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Announcing the winners of the 2012 Award for Excellence and Innovation in the Arts
Thursday, March 1, 2012
The award for Excellence and Innovation in the Arts recognizes and celebrates College Board member schools that have implemented an arts program that promotes student learning and creativity in exemplary and innovative ways. This year, four $3,500 regional awards, one $5,000 national award, and three $1,000 honorable mentions were presented to College Board member schools to support the continuation and growth of their exemplary arts programs.
The College Board is proud to announce the winners of the 2012 Award for Excellence and Innovation in the Arts:
National Winner and Midwestern Regional Winner
Albert Lane Technical College Prep High School, Chicago, Ill.
Submitted by Amy Moore
Over the past ten years, Albert Lane Technical College Prep High School in Chicago has built a comprehensive 3-D art department, beginning with the purchase of a single kiln and expanding the program to over a dozen classes ranging from Sculpture to Wheel Throwing to AP 3-D Design, with over 300 students participating. Students at Lane Tech are given an exciting range of opportunities through the 3-D art department. Students take field trips to experience different types of ceramic firing techniques firsthand. They also work cross-disciplinarily, collaborating with other classes to contextualize their learning. Examples of these cross-disciplinary investigations include working with world language classes for a unit on Greek and Roman pottery and narratives, and working with the AP Chemistry class to study the art, history, science and technology of ceramic firing techniques. Students also engage with the greater Chicago community, building sculptures for community events such as Chicago’s Snow Days celebration, and volunteering their time to teach local elementary school students about ceramics and sculpture.
Western Regional Winner
Hood River Valley High School, Hood River, Ore.
Submitted by Amirra Malak
At Hood River Valley High School, art teacher Amirra Malak has created an AP 2-D art course that focuses on digital point-and-shoot photography. The course is a testament to the principles of equity and access promoted by the College Board; each student is provided with a digital camera and there is no pre-requisite for the course. Last year 40% of students enrolled in the AP 2-D course at Hood River Valley High School were at or below the poverty line, and 60% were minority students. For many of these students AP 2-D is their first AP experience, and for some it is their only AP experience. Yet, despite these statistics, in the three years that the course has been offered, 100% of students have achieved a 3 or higher on their portfolios. This is an exemplary and innovative use of the AP Studio Art course that clearly promotes access and equity, while arming students with the creative and critical thinking skills they will need to be career and college ready.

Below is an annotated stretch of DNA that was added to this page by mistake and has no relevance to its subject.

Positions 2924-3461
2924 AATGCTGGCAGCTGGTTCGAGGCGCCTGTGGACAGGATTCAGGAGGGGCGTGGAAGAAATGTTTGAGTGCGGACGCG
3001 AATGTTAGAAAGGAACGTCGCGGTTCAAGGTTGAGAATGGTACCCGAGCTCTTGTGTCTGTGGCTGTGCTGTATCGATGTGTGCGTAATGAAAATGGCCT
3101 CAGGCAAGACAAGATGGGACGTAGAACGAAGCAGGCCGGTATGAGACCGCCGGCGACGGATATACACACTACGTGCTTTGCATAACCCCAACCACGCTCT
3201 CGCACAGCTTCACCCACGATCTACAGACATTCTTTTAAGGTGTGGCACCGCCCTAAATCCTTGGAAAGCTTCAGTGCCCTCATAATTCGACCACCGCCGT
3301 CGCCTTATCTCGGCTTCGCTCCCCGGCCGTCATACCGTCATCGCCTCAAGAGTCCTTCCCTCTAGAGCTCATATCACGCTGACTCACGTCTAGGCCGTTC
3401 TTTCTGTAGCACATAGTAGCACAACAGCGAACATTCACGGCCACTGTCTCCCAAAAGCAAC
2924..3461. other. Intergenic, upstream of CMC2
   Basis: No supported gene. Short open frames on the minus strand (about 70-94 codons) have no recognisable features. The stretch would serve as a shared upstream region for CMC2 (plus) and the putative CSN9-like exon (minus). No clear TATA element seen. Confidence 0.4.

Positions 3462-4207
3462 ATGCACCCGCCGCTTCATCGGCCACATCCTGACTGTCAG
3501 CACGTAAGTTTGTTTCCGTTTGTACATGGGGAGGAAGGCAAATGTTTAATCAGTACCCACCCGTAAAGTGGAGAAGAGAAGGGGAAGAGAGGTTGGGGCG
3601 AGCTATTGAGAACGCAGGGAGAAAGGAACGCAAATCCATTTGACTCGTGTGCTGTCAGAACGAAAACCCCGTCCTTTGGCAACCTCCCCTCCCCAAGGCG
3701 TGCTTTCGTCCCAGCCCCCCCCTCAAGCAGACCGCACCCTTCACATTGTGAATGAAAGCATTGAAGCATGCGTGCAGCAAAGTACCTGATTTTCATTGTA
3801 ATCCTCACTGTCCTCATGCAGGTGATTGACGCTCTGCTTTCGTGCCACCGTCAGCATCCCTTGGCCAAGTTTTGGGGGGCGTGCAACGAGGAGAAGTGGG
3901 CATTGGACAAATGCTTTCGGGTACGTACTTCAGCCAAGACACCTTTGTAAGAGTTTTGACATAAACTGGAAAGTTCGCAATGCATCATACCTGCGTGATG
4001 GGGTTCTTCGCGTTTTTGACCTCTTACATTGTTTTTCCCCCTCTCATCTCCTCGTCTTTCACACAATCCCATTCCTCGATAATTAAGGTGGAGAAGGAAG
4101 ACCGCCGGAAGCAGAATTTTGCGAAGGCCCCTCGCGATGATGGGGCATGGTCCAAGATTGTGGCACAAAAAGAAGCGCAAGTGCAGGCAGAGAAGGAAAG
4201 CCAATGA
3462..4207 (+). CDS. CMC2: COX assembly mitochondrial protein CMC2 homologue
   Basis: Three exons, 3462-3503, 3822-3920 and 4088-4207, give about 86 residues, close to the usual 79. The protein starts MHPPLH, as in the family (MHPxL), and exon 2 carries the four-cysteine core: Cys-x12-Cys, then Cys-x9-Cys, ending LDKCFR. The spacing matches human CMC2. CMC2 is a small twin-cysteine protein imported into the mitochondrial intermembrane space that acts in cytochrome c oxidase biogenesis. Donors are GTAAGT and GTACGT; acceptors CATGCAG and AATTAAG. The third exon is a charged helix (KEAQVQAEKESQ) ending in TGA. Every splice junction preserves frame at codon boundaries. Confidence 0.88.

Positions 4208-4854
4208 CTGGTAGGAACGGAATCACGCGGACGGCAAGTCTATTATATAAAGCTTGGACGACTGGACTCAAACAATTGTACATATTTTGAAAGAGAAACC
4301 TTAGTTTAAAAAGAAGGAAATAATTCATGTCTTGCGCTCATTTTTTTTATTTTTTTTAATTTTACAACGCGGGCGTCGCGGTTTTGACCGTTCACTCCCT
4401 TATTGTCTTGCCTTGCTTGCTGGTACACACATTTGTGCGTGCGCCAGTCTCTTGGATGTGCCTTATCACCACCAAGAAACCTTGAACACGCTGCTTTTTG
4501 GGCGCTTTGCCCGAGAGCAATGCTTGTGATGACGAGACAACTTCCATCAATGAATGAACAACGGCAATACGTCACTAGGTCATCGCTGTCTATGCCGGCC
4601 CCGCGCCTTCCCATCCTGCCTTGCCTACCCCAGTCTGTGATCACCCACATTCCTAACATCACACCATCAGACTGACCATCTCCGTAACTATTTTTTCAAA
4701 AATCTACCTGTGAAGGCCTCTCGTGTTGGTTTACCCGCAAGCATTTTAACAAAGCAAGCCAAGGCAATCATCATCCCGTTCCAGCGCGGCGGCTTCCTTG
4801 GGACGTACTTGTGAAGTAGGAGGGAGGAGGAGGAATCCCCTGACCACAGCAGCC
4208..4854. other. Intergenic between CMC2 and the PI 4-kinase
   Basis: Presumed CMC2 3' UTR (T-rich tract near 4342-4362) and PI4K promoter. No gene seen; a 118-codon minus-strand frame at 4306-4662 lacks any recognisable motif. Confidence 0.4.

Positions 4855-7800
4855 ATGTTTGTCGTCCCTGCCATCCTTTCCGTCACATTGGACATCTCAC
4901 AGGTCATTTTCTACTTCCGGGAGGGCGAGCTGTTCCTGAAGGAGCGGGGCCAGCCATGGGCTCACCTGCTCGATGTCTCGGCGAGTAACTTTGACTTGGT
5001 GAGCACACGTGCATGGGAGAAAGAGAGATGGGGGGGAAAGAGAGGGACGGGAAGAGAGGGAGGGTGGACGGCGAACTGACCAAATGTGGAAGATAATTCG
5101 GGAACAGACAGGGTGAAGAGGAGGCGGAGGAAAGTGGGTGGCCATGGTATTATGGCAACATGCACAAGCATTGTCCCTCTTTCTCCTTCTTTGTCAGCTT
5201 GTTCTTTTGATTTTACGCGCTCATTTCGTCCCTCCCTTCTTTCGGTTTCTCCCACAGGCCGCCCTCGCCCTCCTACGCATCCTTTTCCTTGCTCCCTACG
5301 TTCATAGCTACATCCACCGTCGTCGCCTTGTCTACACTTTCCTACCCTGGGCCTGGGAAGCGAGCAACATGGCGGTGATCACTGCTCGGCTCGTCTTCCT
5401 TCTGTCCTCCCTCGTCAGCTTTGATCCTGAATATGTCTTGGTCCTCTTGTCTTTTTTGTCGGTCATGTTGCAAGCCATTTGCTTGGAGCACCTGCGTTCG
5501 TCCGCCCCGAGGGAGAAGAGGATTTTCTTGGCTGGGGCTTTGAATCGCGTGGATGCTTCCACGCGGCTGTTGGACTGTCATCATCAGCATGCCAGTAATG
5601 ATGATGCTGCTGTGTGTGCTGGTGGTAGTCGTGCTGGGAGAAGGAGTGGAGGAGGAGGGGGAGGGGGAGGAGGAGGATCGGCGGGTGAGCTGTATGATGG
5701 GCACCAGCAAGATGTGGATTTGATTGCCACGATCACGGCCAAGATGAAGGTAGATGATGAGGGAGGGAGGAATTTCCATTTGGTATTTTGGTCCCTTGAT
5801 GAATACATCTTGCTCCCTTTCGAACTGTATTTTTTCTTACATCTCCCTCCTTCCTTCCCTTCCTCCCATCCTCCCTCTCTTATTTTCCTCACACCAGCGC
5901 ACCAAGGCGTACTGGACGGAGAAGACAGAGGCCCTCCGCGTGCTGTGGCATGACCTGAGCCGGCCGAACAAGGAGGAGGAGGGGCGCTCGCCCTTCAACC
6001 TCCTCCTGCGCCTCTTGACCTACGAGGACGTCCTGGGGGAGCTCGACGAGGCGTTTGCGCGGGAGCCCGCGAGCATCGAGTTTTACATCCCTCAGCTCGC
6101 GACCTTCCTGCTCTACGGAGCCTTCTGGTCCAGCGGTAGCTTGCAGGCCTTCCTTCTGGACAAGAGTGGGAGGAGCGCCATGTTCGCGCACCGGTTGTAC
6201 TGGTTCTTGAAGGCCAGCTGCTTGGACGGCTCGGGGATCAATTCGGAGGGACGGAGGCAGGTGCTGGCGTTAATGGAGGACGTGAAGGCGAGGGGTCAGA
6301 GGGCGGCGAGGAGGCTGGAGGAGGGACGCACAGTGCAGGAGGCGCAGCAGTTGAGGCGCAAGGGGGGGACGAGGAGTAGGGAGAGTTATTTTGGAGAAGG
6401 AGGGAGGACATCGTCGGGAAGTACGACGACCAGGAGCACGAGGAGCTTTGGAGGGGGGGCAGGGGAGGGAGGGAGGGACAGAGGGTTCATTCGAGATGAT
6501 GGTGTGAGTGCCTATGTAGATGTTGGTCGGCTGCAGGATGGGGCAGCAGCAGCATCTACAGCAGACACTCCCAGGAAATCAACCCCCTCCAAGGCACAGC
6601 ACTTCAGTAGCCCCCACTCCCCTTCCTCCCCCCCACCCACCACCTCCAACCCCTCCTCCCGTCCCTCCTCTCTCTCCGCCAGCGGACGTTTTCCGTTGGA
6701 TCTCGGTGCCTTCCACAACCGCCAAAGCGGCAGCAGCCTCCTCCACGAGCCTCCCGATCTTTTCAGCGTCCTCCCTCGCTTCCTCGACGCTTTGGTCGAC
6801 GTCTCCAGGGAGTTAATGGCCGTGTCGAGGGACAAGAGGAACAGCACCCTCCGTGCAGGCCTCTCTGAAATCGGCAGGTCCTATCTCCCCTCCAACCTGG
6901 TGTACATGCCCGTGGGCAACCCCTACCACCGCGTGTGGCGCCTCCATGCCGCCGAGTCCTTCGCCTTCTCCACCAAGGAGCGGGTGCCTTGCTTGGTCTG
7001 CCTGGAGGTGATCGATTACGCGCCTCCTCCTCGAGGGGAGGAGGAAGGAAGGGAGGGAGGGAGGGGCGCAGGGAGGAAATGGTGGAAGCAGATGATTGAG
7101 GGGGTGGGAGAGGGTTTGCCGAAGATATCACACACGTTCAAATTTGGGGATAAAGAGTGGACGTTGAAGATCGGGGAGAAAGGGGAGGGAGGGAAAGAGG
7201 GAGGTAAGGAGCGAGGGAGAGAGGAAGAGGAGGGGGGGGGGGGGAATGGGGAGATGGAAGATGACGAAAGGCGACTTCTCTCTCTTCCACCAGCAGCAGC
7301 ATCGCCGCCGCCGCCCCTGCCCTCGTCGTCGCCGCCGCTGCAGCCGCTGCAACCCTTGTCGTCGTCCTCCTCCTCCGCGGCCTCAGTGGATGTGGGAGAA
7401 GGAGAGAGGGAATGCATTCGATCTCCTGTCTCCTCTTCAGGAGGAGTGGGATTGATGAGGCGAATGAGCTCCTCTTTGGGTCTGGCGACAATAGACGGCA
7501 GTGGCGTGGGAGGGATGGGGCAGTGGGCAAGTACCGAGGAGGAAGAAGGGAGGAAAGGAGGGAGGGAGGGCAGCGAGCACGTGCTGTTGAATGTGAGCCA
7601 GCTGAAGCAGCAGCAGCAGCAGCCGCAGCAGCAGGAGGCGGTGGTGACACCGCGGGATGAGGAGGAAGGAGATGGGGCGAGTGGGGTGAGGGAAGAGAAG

Middle States Regional Winner:
Patapsco High School and Center for the Arts, Dundalk, Md.
Submitted by Liberty Grayek
Patapsco High School and Center for the Arts is a fine arts magnet school within a local comprehensive school. For the past fifteen years, the magnet programs at Patapsco High School and Center for the Arts have offered fine arts opportunities to students grades 9-12 across the Baltimore County Public School system. Teachers at Patapsco recognize the arts as a way to help students expand their personal and academic potential, and as a way to keep students engaged in learning. In addition to offering a wide array of arts courses, the arts are integrated across the curriculum as a tool to enrich the educational and cultural experience of all students in the school. From figure-drawing in anatomy classes to English assignments incorporating student-created animation and musical scores, students are consistently using the arts to support and expand their learning.
Southern Regional Winner:
Girls Preparatory School, Chattanooga, Tenn.
Submitted by Cathie Ault Kasch
At Girls Preparatory School in Chattanooga, Tennessee, the arts are recognized as a core subject that helps students develop critical thinking skills and self-confidence. Middle school students at Girls Prep take courses in dance, theater, visual art and music, and then pursue one or two of these art forms at advanced levels in high school. In addition to taking courses in all four of the art disciplines, middle school students take part in exciting interdisciplinary projects that allow them to make meaningful connections in their learning. Through collaborations with History, Global studies and American studies courses, these projects promote student understanding of the world and their place in it, and contextualize their course work in both their art and non-art courses.
Southwestern Regional Winner:
Molina High School, Dallas, Texas
Submitted by William Adkins
The Feral Cat Society at Molina High School in Dallas, Texas, is an innovative program that provides students with an opportunity to engage in a variety of Dance, Music, Drama and Literary Arts projects. The Feral Cat Society recognizes the arts as a way to help students expand their personal and academic potential, and stay engaged in learning in arts and non-arts courses. Cross curricular projects reinforce lessons in Math, Science, Language Arts and Social Studies by offering accessible, timely and relevant applications of concepts presented in core classes.
Ridge High School, Basking Ridge, N.J., submitted by Wendell Jeffrey
The ACHIEVE Program, Brooklyn Park, Minn., submitted by Ryan Varley
Wiley H. Bates Middle School, Baltimore, Md., Submitted by Pat Klos